MARTIN: Can we hear him speak on that? Thomas Saenz, what about that point? And one of the arguments against concentrating Latino voters, or, frankly, voters of any particular ethnic group in one district, is that it leads to representatives in other districts who only speak for a narrow interest group and who don't consider the interests of those voters in making their decisions, that it leads to the kind of extremism that many people think of taking over political discourse in the country today. What about that? What about her point?

SAENZ: If you fail to create Latino majority districts, you end up with a situation where no elected official feels a necessity of being responsive to that community. When you create a certain number of majority districts, then those in neighboring districts are districts that are getting close to becoming majority Latino or having a significant Latino electorate understand that they must begin to be responsive to that community in order to maintain their office.

I also think, Michel, it's important to point out that one thing that Linda said is absolutely true. You can have vote dilution either by separating the community and spreading it among a number of districts where it is a minority in every district and unable to exercise influence over outcomes, or you can dilute the vote by concentrating - over-concentrating, if you will - a minority community in one district or a small number of districts.

Both of those forms of dilution, often called cracking and packing, are unlawful under the Voting Rights Act. So you also cannot engage in an exercise where you concentrate all of the Latino voters in a small number or a single district when you could create multiple districts where they would be a majority or of significant influence.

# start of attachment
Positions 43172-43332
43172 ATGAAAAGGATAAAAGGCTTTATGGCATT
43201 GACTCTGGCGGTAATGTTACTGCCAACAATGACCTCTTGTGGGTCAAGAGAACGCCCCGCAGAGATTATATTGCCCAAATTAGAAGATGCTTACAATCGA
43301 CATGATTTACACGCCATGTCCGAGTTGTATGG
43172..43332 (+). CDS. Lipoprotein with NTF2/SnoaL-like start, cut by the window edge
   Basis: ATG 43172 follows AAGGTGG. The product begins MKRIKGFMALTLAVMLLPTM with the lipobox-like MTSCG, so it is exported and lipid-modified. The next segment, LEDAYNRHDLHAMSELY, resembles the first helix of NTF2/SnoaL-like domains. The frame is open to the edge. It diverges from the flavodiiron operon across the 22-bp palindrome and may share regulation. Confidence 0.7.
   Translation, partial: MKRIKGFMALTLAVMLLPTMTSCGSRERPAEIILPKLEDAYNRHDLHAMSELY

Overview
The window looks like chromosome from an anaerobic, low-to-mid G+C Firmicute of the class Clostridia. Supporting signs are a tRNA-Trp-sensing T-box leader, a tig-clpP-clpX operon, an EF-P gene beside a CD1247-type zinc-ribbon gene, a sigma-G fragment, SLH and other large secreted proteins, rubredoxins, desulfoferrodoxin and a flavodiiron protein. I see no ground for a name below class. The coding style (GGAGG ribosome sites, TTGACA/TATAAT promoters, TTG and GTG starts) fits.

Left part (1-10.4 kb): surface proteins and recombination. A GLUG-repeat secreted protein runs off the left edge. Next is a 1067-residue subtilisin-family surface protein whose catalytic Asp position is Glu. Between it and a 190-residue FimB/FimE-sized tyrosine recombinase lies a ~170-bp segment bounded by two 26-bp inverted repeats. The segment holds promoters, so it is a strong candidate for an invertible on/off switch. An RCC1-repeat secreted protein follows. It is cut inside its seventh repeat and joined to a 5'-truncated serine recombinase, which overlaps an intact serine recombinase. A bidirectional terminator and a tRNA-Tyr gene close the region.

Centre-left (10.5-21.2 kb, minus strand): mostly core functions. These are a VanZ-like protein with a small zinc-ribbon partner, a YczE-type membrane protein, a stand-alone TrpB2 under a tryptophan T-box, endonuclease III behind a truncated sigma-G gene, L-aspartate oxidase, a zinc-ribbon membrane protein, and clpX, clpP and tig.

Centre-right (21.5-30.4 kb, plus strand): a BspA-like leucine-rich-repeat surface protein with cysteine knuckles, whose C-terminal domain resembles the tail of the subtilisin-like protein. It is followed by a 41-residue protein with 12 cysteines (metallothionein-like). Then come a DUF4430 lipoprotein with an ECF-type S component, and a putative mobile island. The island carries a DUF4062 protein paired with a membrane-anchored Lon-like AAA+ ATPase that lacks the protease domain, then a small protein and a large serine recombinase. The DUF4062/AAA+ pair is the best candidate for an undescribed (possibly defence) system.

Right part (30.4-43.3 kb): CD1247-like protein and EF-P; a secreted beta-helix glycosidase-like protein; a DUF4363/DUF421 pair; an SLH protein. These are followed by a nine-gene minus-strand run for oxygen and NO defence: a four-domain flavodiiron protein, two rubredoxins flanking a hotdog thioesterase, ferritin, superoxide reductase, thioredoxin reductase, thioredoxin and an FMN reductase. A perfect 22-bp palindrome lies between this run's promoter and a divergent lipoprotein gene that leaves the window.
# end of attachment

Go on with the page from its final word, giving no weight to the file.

MARTIN: Okay. Finally, Linda, I gave Thomas the first word. I'm going to give you the last word. What do you think? You know, is there a way that these issues can be resolved short of the courts or do we just expect that pretty much all of the districting maps will go to the courts at some point?

CHAVEZ: I think we're seeing more than half going - right now going to the courts and I think until we get beyond the notion that you're going to make race a factor in drawing district lines, you're going to continue to see these kinds of court battles and I think that's unfortunate.

I'm an integrationist. I think it's wonderful that Hispanics, in fact, are not as heavily concentrated, at least not to those who are citizens. Newcomers are, but those who are citizens and capable of voting have spread out into many different areas, and that may mean that it's harder to concentrate them into a single voting block. But I think that's a good thing, not a bad thing.

MARTIN: Linda Chavez is the chair of the Center for Equal Opportunity. That's the conservative think tank. We caught up with her on the phone from Colorado. Also with us, Thomas Saenz. He's the president of MALDEF, the Mexican American Legal Defense and Educational Fund. He joined us from Marketplace Studio in Los Angeles.

Thank you both so much for speaking with us.

CHAVEZ: Thank you.

SAENZ: Thank you, Michel.